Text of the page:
Rehabilitation Guidelines for Meniscal Repair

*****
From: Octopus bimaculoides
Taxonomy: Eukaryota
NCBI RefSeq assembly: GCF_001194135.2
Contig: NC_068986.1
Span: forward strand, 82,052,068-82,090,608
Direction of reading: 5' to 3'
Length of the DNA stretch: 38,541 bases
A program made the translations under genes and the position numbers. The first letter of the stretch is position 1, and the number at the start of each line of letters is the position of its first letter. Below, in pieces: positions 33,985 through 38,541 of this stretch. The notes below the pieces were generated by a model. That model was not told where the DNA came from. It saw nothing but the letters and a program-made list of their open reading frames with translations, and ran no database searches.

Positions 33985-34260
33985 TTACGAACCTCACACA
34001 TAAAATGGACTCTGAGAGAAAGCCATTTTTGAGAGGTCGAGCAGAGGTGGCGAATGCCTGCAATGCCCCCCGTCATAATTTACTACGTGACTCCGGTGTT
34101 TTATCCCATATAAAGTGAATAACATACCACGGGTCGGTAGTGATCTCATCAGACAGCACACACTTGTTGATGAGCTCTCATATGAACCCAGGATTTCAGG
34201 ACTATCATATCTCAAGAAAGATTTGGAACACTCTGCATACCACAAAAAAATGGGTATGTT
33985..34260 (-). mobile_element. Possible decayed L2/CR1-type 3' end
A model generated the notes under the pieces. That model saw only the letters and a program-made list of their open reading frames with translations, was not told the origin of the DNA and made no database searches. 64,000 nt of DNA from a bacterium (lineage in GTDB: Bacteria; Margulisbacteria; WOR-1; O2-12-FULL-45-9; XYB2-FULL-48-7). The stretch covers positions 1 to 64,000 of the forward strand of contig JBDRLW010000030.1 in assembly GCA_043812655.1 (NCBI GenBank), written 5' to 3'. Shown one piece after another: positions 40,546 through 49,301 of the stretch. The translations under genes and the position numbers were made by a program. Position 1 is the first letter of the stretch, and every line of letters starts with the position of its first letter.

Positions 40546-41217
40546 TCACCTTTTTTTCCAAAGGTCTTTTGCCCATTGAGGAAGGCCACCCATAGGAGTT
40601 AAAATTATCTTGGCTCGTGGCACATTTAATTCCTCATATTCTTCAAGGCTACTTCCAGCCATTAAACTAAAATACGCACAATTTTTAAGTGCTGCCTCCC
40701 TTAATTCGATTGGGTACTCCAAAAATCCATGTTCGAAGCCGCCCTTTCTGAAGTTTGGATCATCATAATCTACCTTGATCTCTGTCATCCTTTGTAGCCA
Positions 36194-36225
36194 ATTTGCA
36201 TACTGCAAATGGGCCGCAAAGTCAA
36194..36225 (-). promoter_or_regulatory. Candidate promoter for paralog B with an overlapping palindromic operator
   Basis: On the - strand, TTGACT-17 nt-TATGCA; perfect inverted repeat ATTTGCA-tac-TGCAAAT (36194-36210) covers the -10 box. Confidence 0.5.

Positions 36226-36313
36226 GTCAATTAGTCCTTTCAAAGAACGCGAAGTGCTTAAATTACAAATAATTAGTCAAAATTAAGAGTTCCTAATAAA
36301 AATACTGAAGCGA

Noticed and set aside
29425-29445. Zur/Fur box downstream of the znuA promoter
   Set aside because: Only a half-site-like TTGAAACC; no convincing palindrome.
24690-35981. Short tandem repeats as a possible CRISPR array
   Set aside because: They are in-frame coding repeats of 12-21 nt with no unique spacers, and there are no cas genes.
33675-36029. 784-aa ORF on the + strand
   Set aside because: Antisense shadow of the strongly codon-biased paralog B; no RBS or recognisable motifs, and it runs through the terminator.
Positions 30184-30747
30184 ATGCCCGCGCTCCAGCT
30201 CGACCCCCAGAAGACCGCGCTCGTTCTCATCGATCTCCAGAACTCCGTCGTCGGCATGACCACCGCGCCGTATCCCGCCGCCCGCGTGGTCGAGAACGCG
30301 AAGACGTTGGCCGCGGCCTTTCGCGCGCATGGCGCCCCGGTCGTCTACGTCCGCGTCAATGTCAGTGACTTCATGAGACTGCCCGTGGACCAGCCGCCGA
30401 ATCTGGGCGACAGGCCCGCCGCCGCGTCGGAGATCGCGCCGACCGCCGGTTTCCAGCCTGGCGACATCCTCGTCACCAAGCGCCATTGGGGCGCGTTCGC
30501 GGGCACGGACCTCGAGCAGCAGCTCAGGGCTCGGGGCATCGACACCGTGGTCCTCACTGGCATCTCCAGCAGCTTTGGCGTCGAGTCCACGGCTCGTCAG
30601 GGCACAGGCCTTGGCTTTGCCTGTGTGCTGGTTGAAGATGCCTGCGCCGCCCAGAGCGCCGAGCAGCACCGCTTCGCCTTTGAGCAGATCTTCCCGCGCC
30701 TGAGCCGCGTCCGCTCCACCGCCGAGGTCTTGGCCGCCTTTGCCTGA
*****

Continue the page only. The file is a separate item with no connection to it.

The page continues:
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1 UW Health Sports Rehabilitation Rehabilitation Guidelines for Meniscal Repair There are two types of cartilage in the knee, articular cartilage and cartilage. Articular cartilage is made up of collagen, proteoglycans and water and lines the end of the bones that meet to form a joint. The primary function of the articular cartilage is to provide a smooth gliding surface for joint motion. Rubbing articular cartilage on articular cartilage is approximately 5 times more smooth, or with less friction, than rubbing ice on ice. 1 The cartilage in the knee includes a medial (inside) and a lateral (outside). Together they are referred to as menisci. The menisci are wedge shaped, being thinner toward the center of the knee and thicker toward the outside of the knee joint (Figures 1 3). This shape is very important to its function. The primary function of the menisci is to improve load transmission. A relatively round femur sitting on a relatively flat tibia forms the knee joint. Without the menisci the area of contact force between these two bones would be relatively small, increasing the contact stress by % (Figure 4). The menisci also provide some shock absorption, lubrication and joint stability. There are two categories of meniscal tears: acute traumatic tears and degenerative tears. Degenerative tears most commonly occur in middle-aged people. They typically occur through Lateral Figure 1 Meniscus cartilage (shown here from above the knee, without the femur) Image property of Primal Pictures, Ltd., primalpictures.com. Use of this image without authorization from Primal Pictures, Ltd. is prohibited. repetitive stresses to the menisci over time, which severely weakens the tissue. This process of tissue degeneration makes it very unlikely that a surgical repair will heal or that the surrounding will be strong enough to hold the sutures used to repair it. One report showed that less than 10% of meniscal tears occurring in patients greater than forty years of age were repairable. Symptoms of a degenerative tear include swelling, pain along the joint line, catching and locking. Most often degenerative tears are surgically removed. Occasionally a patient may be able to regain function through rehabilitation without surgery. Acute traumatic tears occur most frequently in the athletic population as a result of a twisting injury to the knee Figure 2 (inside) view of the knee Image property of Primal Pictures, Ltd., primalpictures.com. Use of this image without authorization from Primal Pictures, Ltd. is prohibited. Figure 3 Normal MRI (saggital view) of the knee, lateral (outside) view The world-class health care team for the UW Badgers and proud sponsor of UW Athletics